In this article, I explain how Gwanghwamun and Cheonggyecheon have been consistently "naturalized" as important representative images of the Korean nation. The object of this study is to deconstruct the ideological naturalization of the dominant landscapes and to understand the historical formations of their hybridization in Seoul. Particularly in hybridizing situations, it is crucial to note the ways of life of people who have lived out in those places. Finding traces of hybridity in naturalized landscapes of Seoul's old city centers, I analyze how nature has been culturalized and architectural landscapes naturalized and de-naturalized. The methodology used to analyze the visual phenomenon of naturalization is the theory of hybridization, of which there are two main types: "structural hybridization" and "cultural hybridization." The article presents some findings in the field research: that which blocks the flow of people passing through Gwanghwamun, as well as the drive for a strategy to regenerate or revitalize the cultural power of Cheonggyecheon.
This article is about the fieldwork research findings on the ways place-making can be political in discussions of peoples lived experiences, identities, and powers surrounding the neighborhood Itaewon, located in Seoul. Itaewon became a deterritorialized space due to the geopolitical exigencies of the Cold War period and came to be acknowledged as a foreign space within Korea. It was a consumer space that met the desires and needs of American soldiers, transient subjects who consumed women and imitation goods. At the same time there were Koreans who were recreational business owners and merchants keeping their identity referent to Itaewon. And to some Koreans, it also signified a new window through which they could access exotic, American culture. So two subjects of Itaewon, both foreigner and Korean, were in a co-dependant relationship with shared interests during the Cold War, when Itaewon was the only alien space within Korea. But in the transnational globalization era, in which various exotic frontier zones have been created, residents standing in their localities and foreigners heading toward diverse alien spaces have been practicing different politics of place.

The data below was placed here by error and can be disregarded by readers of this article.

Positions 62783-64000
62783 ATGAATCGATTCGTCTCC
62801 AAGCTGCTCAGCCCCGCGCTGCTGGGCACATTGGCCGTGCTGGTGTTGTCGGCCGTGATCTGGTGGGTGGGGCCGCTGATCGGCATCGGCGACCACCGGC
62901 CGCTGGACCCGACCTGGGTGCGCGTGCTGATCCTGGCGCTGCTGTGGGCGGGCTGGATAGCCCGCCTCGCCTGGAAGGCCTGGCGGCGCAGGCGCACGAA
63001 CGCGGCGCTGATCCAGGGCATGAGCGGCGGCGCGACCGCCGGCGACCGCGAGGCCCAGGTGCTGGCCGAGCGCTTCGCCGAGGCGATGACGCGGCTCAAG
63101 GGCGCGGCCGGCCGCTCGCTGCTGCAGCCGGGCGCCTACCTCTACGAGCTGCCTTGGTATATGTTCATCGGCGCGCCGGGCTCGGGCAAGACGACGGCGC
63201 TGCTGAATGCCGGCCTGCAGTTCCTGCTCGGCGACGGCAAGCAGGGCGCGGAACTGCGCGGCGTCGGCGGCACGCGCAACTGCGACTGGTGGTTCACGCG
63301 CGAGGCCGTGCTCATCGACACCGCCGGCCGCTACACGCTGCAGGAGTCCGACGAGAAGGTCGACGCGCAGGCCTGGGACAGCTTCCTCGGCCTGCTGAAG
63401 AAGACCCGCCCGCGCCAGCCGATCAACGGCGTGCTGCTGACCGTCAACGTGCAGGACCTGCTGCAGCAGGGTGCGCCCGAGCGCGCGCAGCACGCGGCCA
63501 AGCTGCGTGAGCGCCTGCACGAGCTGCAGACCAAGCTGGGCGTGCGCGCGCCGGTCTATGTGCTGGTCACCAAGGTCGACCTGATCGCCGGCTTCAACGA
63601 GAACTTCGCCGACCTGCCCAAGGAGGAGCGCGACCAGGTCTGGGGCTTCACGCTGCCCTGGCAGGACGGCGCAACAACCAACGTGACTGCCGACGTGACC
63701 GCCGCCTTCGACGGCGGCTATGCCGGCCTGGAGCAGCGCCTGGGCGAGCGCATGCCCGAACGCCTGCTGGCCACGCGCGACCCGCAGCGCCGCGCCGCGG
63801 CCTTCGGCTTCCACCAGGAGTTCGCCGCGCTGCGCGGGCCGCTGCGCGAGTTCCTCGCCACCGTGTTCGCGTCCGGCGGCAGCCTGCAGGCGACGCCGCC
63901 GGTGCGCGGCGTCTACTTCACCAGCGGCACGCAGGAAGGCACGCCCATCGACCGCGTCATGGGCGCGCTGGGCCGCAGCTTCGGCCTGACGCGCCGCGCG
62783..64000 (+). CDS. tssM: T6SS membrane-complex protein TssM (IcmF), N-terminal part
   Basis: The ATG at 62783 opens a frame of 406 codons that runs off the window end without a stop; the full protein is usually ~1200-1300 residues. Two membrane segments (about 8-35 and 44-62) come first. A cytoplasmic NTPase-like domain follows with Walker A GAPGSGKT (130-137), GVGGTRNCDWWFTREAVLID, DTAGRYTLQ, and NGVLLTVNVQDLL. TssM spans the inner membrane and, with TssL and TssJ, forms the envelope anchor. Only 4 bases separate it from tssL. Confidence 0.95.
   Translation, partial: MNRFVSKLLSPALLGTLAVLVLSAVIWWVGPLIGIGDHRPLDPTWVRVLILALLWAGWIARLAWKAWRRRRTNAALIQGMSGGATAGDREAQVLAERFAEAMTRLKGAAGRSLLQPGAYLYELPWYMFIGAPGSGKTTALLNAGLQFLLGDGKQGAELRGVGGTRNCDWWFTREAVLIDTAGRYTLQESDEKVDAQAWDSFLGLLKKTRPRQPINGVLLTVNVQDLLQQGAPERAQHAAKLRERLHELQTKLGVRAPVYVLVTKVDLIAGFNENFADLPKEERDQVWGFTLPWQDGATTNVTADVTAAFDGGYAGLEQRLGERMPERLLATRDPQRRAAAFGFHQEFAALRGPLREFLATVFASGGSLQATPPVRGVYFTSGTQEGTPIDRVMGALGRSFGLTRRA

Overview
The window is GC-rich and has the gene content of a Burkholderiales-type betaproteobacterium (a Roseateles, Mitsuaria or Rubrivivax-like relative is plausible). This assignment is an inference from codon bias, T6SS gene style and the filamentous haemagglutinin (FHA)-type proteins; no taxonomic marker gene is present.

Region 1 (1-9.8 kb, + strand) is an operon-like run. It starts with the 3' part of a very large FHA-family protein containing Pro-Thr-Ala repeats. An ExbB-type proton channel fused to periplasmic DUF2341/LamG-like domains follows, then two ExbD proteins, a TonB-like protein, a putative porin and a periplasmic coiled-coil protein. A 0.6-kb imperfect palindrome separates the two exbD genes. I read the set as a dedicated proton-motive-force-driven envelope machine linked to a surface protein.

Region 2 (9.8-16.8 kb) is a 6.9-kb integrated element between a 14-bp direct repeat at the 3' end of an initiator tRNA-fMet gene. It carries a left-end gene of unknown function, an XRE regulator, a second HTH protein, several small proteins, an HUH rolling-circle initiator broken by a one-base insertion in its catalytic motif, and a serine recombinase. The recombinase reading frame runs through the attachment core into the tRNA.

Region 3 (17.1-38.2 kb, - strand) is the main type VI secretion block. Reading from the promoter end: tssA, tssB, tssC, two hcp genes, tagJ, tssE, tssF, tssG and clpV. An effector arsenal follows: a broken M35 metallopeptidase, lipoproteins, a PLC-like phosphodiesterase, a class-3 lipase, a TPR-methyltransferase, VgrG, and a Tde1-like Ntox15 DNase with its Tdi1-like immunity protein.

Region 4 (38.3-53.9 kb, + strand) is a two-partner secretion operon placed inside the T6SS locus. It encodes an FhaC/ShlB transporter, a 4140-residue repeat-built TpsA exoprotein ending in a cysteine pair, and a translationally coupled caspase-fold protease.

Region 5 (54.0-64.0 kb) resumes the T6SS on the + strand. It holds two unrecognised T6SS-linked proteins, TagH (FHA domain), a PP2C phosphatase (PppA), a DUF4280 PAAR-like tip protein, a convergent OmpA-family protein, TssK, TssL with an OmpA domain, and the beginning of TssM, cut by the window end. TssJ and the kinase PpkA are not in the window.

This paper analyzes the landscape of club culture and identity politics focusing on the clubs in the Hongdae area of Seoul. Landscape can be understood as something that is formed, changed and terminated through sociohistorical process, based on the interaction between the physical space environment and the subjects of daily life who live in that space. Following this concept, this paper uses the tricircle diagram of landscape interpretation consisting of space, subject and society. More concretely, this paper uses the six analytical factors of the cultural politics of landscape, that is, visibility, significance, sociality, historicity, power, and identity. In other words, this paper will be observing the visual presentation of a club space and its symbolic meaning, the history of club culture and the social relationships within it, and finally conflict, power relation and hegemony negotiation that evolve around the value and characteristic of the club culture through languagescape, lifescape and bodyscape. In conclusion, it was confirmed that the club culture in the Hongdae area has the spatial identity of a carnivalesque space of communitas, a local culture space and a space of contested meaning.
The urbanization process of marginalized locals can be observed within the globalization process of capital. Seouls consumer spaces in the global era have diversified in a complicated pattern. When the changing logic of consumer spaces is examined closely, it can be described as a process of decentralization of and distinctions within spaces. The re-centralization and specialization of spaces constitute a factor that deepens the distinction of cultural capital within diversified consumer spaces. How the enormous consumer space of Seoul becomes distinct on the basis of cultural tastes will be reviewed through a detailed analysis of two different consumer spaces, Apgujeong-dong and Dongdaemun.A comparison of Apgujeong-dong with Dongdaemun as consumer spaces has three cultural implications. First, Apgujeong-dong and Dongdaemun are defined here not as mere individual consumer spaces, but as symbolic spaces possessing different living standards and lifestyles. Second, the comparison deals with the economic base of customers of these consumer spaces, along with their related lifestyles and cultural tastes. Distinctions within consumer spaces expose disparities between consumption standards by class. Third, a spatial analysis is needed to understand what regional significance Apgujeong-dong and Dongdaemun hold in this age of global consumerism.